Manage Nuget Package

MoveShapeDemo Files

Step 2:

Now you can code your server side code in MoveShape.cs file as show in the image below.Please see the comment in the code for your better understanding.

Step 3:

Now you can code your client side code in MoveShape.js file as show in the image below.
Please see the comment in the code for your better understanding.

Step 4 :

Now you can code you view(HTML) page in MoveShape.htm file as show in the image below.
Please see the comment in the code for your better understanding.

That's you can run your application in browser (IE > 8) at least 2 browser and then try it by moving the square in one browser and that should reflect in the other clients(browsers) too.

Hope you enjoyed this post.

Thanks for Reading.Happy Coding!!

Monday, 25 March 2013

A CPU Friendly Infinite loop in C#

To run a infinite loop to do some process, we will be using While loop,System.Threading,System.Timer and so on.., each of this having its own pro's and con's and some of that will trash the CPU performance.

In this blog I am going to post the simple technique and that will utilize less CPU.To achieve this we have to use EventWaitHandle from System.Threading class.The following example will show the usage.

C# Console app Example :

private static void Main(string[] args)
EventWaitHandle waithandler = new EventWaitHandle(false, EventResetMode.AutoReset, Guid.NewGuid().ToString());do
// ToDo: Something else if desired.
} while (true);

The above example will print the " Entered " word with every one second delay interval and infinitely.

If you want to do the same in Asynchronous way ,there are lot of ways to do and you can find one of the  method in the below example.

C# Console app Example(Asynchronously) :

//Declare a delegate for Async operation.

public delegate void AsyncMethodCaller();
class Program
private static void Main(string[] args)
           // Create the delegate.

            AsyncMethodCaller caller = new AsyncMethodCaller(Program.AsyncKeepAlive);
            // Initiate the asychronous call.
            IAsyncResult result = caller.BeginInvoke(null, null);}

private static void AsyncKeepAlive()

EventWaitHandle eventWaitHandle = new EventWaitHandle(false, EventResetMode.AutoReset, Guid.NewGuid().ToString());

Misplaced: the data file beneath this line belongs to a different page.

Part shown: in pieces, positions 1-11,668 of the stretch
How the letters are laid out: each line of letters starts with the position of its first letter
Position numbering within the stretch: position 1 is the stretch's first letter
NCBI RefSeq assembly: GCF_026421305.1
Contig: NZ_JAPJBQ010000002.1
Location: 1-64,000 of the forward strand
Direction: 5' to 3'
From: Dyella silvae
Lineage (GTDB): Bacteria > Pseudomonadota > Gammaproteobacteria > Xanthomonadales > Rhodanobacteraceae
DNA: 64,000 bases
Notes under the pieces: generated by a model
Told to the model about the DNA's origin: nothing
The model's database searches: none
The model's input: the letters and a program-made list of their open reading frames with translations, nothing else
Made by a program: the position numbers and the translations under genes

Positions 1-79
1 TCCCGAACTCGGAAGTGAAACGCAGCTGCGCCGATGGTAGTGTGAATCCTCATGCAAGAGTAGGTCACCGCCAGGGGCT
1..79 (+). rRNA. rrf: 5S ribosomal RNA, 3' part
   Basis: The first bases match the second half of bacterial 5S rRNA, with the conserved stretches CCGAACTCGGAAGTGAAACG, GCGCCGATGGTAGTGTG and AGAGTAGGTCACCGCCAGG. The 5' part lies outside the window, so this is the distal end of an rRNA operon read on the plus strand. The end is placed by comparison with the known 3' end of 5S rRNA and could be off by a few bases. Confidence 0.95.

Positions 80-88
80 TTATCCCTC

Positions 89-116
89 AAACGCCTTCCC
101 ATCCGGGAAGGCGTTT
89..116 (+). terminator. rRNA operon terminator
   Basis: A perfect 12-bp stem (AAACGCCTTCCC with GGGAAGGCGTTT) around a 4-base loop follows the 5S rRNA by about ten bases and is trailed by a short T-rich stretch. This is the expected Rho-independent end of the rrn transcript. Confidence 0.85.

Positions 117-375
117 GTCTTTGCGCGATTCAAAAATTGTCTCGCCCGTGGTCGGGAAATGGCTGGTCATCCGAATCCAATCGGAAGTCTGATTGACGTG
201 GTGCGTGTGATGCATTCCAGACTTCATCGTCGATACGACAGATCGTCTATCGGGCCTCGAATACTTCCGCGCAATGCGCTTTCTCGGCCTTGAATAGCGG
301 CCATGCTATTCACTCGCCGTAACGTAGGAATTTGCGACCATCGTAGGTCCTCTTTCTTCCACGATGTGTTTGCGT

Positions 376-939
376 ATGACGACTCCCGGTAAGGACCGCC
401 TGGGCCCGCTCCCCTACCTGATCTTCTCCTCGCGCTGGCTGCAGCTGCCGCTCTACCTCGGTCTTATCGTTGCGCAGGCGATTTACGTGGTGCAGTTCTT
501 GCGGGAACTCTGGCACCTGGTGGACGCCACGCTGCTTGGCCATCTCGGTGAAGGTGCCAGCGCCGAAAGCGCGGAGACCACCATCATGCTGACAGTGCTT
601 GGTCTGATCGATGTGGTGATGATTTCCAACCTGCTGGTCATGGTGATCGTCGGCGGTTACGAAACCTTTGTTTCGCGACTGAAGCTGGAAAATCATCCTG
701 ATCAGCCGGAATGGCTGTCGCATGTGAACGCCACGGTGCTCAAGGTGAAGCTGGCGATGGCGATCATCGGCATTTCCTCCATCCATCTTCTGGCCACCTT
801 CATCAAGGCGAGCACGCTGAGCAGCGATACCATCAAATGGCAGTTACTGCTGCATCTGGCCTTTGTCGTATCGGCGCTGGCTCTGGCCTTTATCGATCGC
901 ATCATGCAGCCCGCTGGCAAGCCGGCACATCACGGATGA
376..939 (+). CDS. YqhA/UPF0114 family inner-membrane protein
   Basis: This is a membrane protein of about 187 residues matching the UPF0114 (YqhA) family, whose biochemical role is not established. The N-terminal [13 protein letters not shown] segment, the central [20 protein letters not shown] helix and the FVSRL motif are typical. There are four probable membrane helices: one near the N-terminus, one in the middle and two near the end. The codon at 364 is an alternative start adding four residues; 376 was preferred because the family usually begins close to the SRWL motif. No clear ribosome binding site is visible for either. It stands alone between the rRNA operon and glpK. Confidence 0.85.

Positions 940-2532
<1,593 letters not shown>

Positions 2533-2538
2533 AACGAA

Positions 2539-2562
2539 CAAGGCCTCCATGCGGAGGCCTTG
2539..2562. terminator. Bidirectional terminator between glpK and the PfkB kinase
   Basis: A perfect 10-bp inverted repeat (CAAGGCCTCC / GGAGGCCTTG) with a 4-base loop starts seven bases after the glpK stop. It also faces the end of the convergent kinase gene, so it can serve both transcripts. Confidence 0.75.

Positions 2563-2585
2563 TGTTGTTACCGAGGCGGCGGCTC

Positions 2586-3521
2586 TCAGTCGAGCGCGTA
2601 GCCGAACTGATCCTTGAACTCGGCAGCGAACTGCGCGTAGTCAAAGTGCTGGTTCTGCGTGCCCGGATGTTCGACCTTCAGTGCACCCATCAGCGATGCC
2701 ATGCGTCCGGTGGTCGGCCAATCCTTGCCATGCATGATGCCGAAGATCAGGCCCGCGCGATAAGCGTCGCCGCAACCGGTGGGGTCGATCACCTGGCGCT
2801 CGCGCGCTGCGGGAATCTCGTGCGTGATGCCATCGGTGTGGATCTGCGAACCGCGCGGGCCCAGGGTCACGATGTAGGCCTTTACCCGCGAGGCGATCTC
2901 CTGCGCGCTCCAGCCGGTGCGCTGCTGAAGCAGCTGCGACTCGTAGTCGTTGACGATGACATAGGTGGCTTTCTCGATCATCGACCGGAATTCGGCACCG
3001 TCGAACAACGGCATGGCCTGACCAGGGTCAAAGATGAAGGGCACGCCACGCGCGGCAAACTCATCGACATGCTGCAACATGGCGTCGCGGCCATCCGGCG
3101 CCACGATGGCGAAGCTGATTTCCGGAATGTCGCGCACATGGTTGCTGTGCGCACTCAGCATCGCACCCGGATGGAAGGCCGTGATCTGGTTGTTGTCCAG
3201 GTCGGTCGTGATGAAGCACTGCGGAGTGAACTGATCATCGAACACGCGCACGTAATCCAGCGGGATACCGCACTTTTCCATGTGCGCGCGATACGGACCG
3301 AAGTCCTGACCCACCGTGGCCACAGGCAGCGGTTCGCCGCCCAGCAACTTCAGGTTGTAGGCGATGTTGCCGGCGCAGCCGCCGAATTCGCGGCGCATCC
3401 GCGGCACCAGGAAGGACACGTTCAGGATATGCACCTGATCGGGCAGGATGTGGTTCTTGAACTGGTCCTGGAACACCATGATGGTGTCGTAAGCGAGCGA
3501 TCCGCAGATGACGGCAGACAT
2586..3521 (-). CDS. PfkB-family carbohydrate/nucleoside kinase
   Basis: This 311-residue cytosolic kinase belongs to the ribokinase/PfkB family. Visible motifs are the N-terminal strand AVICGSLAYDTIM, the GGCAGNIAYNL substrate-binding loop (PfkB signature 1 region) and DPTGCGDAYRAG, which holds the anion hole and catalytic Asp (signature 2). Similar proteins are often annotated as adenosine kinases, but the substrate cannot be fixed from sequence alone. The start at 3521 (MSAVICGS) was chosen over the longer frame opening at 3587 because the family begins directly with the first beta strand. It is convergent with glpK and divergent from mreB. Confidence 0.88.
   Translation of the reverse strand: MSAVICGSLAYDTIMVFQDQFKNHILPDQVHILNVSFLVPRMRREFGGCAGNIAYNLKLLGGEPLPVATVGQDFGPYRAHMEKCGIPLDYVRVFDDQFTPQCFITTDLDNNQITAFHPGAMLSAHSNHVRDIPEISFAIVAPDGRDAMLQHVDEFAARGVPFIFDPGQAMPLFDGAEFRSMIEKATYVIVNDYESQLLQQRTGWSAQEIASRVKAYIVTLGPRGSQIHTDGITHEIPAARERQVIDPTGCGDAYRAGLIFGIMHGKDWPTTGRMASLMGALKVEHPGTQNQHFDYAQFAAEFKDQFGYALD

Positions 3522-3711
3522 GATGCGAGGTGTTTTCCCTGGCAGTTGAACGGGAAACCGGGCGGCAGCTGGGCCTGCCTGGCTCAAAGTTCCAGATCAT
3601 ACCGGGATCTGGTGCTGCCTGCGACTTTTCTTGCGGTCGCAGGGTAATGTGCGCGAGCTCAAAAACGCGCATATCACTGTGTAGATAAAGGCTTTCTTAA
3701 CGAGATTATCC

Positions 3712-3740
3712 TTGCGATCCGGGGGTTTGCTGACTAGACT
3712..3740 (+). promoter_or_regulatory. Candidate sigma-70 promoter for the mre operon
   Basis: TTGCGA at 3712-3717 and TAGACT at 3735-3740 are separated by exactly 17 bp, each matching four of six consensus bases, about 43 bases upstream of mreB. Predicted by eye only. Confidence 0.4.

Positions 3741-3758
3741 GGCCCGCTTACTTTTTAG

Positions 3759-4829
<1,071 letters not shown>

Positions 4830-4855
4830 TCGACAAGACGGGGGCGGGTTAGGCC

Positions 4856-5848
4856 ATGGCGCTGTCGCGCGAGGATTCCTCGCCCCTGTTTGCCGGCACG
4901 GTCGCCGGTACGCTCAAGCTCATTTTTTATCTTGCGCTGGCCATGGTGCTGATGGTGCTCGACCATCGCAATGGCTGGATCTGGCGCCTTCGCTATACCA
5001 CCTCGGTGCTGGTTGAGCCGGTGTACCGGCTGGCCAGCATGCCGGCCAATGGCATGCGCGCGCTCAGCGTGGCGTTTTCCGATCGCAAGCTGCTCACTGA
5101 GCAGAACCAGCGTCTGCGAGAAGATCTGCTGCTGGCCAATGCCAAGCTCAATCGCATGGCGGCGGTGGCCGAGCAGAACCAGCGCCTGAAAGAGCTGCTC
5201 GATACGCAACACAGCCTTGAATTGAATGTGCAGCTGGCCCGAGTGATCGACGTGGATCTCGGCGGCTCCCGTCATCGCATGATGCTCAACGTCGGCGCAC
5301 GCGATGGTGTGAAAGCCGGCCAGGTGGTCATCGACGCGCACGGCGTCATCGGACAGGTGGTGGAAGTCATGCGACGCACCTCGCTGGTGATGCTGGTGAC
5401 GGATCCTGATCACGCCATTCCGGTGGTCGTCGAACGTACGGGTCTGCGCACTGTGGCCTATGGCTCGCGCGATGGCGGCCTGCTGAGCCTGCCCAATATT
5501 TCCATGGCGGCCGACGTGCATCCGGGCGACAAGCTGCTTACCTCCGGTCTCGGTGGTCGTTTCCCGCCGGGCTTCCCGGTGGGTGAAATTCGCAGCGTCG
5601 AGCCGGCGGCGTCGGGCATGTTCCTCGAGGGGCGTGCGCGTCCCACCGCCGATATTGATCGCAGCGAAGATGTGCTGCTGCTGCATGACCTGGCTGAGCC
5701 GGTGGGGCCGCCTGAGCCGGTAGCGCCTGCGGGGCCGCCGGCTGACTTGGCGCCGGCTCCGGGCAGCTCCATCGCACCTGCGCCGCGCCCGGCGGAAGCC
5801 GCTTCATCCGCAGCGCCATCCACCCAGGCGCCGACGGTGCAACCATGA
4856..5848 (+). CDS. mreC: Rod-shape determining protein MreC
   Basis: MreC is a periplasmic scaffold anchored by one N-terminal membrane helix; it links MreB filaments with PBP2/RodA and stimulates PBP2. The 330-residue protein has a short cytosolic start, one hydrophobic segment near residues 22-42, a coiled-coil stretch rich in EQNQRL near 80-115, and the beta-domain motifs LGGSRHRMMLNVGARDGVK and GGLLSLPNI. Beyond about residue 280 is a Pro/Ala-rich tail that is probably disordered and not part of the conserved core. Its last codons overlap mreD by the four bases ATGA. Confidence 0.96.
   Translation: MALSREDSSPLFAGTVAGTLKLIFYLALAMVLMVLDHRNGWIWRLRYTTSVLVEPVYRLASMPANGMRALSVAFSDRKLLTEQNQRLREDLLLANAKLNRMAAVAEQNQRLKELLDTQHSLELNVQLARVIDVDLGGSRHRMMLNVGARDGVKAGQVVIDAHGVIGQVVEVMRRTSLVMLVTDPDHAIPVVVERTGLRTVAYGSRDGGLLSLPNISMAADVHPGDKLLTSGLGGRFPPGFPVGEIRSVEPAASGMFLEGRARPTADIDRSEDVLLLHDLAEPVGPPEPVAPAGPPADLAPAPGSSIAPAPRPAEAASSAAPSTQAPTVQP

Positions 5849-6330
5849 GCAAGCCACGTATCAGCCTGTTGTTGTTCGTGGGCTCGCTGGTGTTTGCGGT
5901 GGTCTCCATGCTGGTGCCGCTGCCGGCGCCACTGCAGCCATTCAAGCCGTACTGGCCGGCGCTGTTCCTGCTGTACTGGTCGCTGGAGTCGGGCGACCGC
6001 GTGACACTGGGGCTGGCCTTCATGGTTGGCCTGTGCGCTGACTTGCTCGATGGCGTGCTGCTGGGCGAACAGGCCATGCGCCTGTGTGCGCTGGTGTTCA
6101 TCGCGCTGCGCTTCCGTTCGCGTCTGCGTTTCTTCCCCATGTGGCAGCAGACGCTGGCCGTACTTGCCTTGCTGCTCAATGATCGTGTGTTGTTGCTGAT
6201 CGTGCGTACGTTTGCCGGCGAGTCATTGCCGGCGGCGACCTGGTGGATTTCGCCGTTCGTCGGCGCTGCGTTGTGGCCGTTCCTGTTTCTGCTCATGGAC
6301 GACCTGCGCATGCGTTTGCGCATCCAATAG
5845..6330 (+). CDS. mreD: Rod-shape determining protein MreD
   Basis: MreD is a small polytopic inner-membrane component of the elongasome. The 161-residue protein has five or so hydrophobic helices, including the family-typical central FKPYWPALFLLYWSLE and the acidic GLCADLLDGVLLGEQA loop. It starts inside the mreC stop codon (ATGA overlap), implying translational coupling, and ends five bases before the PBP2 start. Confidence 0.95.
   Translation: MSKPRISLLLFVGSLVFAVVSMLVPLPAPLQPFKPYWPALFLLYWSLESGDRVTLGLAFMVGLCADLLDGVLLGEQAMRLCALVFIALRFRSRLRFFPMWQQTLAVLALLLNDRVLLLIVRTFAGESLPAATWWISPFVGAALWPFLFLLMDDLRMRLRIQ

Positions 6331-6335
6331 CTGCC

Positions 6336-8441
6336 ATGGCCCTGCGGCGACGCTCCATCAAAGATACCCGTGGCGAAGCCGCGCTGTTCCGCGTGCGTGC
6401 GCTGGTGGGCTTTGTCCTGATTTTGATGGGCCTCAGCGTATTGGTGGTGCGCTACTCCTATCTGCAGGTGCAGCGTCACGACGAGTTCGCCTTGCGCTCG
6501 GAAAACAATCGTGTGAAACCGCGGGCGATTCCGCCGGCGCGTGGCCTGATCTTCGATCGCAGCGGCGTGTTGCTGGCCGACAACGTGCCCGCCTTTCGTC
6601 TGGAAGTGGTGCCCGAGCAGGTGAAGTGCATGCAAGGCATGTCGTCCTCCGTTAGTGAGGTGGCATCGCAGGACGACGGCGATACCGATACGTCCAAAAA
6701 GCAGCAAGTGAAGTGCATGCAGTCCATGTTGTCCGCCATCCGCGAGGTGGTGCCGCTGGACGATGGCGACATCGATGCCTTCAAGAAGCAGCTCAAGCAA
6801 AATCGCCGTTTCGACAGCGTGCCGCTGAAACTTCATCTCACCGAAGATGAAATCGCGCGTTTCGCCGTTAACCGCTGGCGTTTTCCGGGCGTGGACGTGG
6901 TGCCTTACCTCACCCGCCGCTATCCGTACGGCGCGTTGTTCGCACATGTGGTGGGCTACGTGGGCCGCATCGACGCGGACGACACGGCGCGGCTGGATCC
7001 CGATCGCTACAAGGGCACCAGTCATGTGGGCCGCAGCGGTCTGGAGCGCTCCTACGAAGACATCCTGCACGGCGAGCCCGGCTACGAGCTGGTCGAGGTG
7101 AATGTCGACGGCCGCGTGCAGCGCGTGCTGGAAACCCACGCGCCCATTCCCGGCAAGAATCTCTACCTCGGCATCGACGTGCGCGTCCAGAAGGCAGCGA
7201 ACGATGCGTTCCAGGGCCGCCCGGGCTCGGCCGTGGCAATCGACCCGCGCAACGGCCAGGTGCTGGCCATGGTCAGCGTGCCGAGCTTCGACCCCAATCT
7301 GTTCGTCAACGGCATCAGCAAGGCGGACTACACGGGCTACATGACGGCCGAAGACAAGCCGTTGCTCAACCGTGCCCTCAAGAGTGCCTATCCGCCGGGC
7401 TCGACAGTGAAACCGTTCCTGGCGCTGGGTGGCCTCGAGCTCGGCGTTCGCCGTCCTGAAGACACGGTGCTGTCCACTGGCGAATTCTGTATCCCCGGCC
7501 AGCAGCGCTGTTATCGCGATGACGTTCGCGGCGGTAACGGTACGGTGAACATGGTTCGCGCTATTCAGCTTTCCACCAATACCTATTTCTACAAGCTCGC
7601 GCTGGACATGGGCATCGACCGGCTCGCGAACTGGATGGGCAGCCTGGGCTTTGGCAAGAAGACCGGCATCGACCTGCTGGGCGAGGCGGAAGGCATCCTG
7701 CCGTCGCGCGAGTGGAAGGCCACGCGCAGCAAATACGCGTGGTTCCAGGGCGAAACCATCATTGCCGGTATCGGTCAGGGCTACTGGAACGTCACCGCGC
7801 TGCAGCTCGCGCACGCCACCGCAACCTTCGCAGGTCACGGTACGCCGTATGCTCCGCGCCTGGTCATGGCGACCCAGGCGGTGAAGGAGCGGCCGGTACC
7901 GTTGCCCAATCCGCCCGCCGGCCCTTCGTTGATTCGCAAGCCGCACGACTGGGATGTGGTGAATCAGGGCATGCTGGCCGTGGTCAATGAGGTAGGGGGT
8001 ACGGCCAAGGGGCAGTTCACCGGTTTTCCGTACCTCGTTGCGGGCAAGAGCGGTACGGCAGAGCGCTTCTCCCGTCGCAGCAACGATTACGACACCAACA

// ToDo: Something else if desired.
 } while (true);



Hope you enjoyed this post.
Thanks for Reading.Happy Coding!!

Friday, 1 March 2013


After a long time again back with some web apps stuffs and got time to share my studies on Knockout JS a JavaScript library.

Introduction to Knockout:

Knockout is a JavaScript library that helps you to create rich, responsive display and editor user interfaces with a clean underlying data model. Any time you have sections of UI that update dynamically (e.g., changing depending on the user’s actions or when an external data source changes), KO can help you implement it more simply and maintainably.

  • Elegant dependency tracking - automatically updates the right parts of your UI whenever your data model changes.
  • Declarative bindings - a simple and obvious way to connect parts of your UI to your data model. You can construct a complex dynamic UIs easily using arbitrarily nested binding contexts.
  • Trivially extensible - implement custom behaviors as new declarative bindings for easy reuse in just a few lines of code.
  • Pure JavaScript library - works with any server or client-side technology
  • Can be added on top of your existing web application without requiring major architectural changes
  • Compact - around 13kb after gzipping
  • Works on any mainstream browser (IE 6+, Firefox 2+, Chrome, Safari, others)